Wien Energie is also open to new ideas. “As an energy supplier, we are constantly looking for exciting projects with future potential. We quickly realized that we need the support of young, innovative Makers,” explains Lorena Skiljan, regarding Wien Energie’s approach.
TELE and its startups
“We are a 53-year old company, which invests in what it does well. We are good at developing products and bringing them to maturity. Startups can have good innovation, so we bring them in-house. This has now been working with Twingz for 2.5 years and with Freygeist for 1.5 years – sometimes great, sometimes less great,”
smirks Markus Stelzmann from the management of TELE Haase. One must be aware that two different corporate cultures come together in such a cooperation. We are used to working with product requirements/specifications. Startups have an idea and just go for it without a plan. This can be rather unsettling for our developers,” Stelzmann continues. “At first, our specifications existed only orally,” laughs Stephan Hebenstreit of Freygeist. “Explicit documentation does not fit the character of a startup, which wants to experiment and make rapid changes in a relatively short sequence of trial and error,” adds Werner Weihs-Sedivy of Twingz. The “clash of cultures” between TELE and the startups is now well under control, and all benefit greatly from the cooperation. “It was particularly great for us that we could go to TELE with their in-house production to make the step up from prototype to a small series run. We had to define a lot of things, which takes time, but also brings as an advantage greater clarity for, e.g., an investor pitch,” explains Weihs-Sedivy.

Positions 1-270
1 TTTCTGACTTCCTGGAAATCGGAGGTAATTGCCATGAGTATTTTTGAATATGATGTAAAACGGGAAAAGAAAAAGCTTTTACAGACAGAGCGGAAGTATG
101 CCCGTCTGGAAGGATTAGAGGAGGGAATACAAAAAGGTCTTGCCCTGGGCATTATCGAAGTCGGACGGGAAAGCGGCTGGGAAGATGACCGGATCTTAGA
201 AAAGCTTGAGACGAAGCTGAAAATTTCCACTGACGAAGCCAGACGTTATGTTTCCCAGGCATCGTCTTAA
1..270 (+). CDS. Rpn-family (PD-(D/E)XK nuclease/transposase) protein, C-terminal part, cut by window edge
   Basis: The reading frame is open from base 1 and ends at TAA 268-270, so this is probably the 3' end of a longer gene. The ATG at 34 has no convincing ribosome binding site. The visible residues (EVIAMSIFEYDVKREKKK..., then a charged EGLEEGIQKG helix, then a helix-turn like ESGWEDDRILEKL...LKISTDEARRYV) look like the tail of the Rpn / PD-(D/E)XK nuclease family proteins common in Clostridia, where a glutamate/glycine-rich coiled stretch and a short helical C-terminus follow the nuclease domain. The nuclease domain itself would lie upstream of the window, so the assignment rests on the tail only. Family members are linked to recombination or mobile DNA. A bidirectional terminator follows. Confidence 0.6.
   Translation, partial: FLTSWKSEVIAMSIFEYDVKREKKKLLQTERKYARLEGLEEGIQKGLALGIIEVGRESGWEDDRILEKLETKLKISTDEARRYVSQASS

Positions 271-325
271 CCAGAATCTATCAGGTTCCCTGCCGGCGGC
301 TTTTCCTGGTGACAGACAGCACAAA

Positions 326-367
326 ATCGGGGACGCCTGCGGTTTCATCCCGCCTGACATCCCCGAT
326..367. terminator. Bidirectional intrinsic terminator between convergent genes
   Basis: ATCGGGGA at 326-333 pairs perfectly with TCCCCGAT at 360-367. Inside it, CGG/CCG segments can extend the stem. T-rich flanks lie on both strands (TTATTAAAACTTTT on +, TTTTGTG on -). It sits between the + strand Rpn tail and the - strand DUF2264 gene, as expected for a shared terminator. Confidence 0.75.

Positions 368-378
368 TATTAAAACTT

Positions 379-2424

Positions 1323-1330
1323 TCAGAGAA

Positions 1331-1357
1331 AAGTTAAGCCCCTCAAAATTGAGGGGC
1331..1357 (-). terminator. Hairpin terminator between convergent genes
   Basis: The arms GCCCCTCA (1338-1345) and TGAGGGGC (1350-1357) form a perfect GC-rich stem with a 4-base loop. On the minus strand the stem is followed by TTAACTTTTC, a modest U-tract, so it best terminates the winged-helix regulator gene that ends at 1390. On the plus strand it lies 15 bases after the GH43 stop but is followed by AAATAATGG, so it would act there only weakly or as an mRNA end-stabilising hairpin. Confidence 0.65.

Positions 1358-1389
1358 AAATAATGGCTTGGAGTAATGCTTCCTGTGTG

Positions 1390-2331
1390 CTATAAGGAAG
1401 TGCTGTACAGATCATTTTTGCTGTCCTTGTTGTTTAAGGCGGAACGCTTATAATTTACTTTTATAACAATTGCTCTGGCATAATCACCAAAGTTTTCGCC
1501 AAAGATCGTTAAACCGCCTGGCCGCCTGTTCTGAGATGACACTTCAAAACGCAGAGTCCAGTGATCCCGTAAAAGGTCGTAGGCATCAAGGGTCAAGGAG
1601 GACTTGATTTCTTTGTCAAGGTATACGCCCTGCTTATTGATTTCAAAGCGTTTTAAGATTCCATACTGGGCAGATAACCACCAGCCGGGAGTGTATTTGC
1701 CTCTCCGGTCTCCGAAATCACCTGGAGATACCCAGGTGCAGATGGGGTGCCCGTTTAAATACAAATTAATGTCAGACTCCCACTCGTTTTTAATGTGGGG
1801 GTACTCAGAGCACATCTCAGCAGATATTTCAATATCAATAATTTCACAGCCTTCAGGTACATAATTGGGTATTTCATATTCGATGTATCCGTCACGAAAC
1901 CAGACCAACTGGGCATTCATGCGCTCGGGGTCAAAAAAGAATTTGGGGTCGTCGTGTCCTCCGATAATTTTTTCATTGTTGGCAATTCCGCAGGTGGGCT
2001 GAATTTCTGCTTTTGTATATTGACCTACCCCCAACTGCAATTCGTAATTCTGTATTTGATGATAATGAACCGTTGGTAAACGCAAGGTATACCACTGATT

On both the technical and human levels you can meet and learn. Processes become more straightforward. With us, in this way, a product came out which works,” said Hebenstreit.
“And we have learned from our startup’s flexibility. Flexibility that we need in a world that is becoming more adaptable. Now, we also try simple things and learn something new every day in the course of doing so,” concludes Stelzmann.
Tapping unused parking spaces
Microtronics networks devices with the internet “Machine to web” and supports startups, together with the incubator Technology Startup Center, in their implementation of clever ideas. “In the first phase, it is mostly about finding a business,” explains Martin Buber of Microtronics.
“Our focus areas are IoT and M2M concepts, and we make young guns with good ideas startup-ready in four months, so that they can demonstrate their product to crowdfunding, investors, etc.,”